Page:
Chaining with Overlaps Revisited

Authors Veli Mäkinen , Kristoffer Sahlin

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Author Details

Veli Mäkinen
  • Department of Computer Science, University of Helsinki, Finland
Kristoffer Sahlin
  • Department of Mathematics, Science for Life Laboratory, Stockholm University, Sweden


We wish to thank Manuel Cáceres for spotting a mistake in our original coverage definition regarding nested anchors and the anonymous reviewers for useful suggestions to improve the readability.

Cite AsGet BibTex

Veli Mäkinen and Kristoffer Sahlin. Chaining with Overlaps Revisited. In 31st Annual Symposium on Combinatorial Pattern Matching (CPM 2020). Leibniz International Proceedings in Informatics (LIPIcs), Volume 161, pp. 25:1-25:12, Schloss Dagstuhl – Leibniz-Zentrum für Informatik (2020)


Chaining algorithms aim to form a semi-global alignment of two sequences based on a set of anchoring local alignments as input. Depending on the optimization criteria and the exact definition of a chain, there are several O(n log n) time algorithms to solve this problem optimally, where n is the number of input anchors. In this paper, we focus on a formulation allowing the anchors to overlap in a chain. This formulation was studied by Shibuya and Kurochkin (WABI 2003), but their algorithm comes with no proof of correctness. We revisit and modify their algorithm to consider a strict definition of precedence relation on anchors, adding the required derivation to convince on the correctness of the resulting algorithm that runs in O(n log² n) time on anchors formed by exact matches. With the more relaxed definition of precedence relation considered by Shibuya and Kurochkin or when anchors are non-nested such as matches of uniform length (k-mers), the algorithm takes O(n log n) time. We also establish a connection between chaining with overlaps and the widely studied longest common subsequence problem.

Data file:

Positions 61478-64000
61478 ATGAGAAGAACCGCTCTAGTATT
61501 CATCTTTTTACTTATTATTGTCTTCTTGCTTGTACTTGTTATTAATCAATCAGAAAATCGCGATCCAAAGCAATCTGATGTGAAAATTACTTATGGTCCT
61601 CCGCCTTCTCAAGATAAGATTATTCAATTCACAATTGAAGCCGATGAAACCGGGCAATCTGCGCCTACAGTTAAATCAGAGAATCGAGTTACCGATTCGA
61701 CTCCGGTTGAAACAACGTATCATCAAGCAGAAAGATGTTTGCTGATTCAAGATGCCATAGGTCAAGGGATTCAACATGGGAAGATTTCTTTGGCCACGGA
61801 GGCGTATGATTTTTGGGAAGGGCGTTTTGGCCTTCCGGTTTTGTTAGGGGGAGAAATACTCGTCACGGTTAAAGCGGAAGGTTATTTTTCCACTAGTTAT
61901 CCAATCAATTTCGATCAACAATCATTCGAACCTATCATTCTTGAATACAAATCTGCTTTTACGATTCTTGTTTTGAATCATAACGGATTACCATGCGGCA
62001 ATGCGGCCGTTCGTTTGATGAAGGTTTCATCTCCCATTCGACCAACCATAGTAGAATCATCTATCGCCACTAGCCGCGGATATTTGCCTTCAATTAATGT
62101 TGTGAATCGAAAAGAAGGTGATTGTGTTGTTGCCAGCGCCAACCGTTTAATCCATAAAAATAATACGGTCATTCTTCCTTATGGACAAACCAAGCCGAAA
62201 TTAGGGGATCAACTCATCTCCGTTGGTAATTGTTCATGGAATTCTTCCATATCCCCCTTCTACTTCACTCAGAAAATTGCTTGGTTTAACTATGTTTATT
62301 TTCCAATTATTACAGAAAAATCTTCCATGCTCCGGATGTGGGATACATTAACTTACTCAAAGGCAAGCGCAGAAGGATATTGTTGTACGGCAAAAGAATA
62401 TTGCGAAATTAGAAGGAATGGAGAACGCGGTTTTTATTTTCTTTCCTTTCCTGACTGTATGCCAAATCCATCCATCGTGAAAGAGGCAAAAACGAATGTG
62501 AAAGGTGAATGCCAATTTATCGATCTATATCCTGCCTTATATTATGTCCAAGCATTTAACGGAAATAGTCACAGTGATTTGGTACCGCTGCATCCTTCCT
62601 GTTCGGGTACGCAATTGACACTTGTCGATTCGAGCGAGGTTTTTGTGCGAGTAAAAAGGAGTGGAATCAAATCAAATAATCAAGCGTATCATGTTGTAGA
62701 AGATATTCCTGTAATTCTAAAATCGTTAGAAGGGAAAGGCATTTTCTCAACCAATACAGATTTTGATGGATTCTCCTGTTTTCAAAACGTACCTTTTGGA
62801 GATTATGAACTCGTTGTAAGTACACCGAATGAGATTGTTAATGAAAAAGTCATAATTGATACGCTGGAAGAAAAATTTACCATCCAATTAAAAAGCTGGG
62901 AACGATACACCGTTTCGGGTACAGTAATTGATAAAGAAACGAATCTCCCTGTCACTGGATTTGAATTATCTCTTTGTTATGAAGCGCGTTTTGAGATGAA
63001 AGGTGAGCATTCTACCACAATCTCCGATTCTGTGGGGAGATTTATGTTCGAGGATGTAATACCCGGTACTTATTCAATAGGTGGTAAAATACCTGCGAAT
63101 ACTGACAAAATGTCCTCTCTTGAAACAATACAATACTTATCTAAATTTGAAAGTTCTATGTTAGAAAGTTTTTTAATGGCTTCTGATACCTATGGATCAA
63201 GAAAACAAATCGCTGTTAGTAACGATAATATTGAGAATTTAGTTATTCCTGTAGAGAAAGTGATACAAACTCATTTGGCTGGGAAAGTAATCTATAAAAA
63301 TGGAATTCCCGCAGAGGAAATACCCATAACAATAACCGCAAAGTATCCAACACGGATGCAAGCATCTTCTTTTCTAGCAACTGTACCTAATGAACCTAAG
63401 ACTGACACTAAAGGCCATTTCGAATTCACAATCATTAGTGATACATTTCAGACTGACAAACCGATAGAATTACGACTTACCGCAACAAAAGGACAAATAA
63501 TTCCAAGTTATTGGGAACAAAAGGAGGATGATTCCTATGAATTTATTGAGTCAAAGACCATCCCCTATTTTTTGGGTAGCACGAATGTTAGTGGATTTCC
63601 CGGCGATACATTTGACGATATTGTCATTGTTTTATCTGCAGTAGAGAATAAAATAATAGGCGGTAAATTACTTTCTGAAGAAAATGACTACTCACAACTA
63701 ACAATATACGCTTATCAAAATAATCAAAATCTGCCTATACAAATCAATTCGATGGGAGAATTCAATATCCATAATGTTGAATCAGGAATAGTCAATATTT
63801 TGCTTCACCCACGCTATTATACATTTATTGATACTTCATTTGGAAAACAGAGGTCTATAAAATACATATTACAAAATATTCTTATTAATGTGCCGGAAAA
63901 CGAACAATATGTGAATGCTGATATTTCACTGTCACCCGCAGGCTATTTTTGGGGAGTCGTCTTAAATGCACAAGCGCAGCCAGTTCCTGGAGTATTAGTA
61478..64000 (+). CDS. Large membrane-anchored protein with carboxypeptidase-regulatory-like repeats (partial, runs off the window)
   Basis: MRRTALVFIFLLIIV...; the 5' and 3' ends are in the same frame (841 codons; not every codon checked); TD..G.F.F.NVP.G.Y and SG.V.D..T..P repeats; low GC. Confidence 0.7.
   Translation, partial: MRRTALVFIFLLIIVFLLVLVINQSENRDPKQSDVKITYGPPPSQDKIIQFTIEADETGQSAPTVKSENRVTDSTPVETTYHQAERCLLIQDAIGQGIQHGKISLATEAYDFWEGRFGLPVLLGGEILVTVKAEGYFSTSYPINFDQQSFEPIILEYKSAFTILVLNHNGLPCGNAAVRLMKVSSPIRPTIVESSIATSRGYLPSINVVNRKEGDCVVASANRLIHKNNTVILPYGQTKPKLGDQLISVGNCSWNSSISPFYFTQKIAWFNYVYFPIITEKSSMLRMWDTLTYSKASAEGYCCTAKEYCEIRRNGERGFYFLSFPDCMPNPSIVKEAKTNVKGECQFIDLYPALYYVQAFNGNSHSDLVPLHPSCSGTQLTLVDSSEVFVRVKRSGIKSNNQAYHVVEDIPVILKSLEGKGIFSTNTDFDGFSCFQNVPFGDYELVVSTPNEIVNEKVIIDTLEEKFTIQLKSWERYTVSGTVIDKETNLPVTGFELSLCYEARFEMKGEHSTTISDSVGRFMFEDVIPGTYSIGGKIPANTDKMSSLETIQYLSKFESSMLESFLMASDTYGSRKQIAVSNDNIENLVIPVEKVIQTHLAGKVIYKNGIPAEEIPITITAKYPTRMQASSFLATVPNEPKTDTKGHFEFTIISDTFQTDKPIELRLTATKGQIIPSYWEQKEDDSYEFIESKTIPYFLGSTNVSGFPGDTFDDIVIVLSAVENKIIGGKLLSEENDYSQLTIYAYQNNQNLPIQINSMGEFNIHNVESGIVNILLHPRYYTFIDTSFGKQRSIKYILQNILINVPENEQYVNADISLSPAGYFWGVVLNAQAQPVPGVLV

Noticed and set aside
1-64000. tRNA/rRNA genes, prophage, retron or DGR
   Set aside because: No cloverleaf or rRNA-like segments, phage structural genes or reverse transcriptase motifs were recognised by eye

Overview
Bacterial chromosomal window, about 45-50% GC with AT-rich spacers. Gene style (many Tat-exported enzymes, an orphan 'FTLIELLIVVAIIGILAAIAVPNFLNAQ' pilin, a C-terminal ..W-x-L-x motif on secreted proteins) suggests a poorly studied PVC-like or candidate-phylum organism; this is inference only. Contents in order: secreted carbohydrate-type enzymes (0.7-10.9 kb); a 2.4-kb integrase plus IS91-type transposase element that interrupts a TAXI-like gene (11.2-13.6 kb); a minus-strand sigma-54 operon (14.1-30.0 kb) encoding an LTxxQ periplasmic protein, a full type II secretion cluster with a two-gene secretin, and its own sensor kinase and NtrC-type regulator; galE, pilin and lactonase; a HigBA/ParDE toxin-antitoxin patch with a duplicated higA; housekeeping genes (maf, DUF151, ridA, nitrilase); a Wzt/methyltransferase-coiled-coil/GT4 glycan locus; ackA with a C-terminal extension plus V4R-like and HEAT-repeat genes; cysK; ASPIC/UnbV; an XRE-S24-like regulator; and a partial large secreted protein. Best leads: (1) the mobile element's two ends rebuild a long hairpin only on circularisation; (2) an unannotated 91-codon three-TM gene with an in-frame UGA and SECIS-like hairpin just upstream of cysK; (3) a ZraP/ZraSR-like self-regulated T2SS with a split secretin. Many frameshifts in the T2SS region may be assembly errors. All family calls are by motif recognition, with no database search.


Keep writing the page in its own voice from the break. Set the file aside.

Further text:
Subject Classification

ACM Subject Classification
  • Theory of computation → Pattern matching
  • Theory of computation → Dynamic programming
  • Applied computing → Genomics
  • Sparse Dynamic Programming
  • Chaining
  • Maximal Exact Matches
  • Longest Common Subsequence


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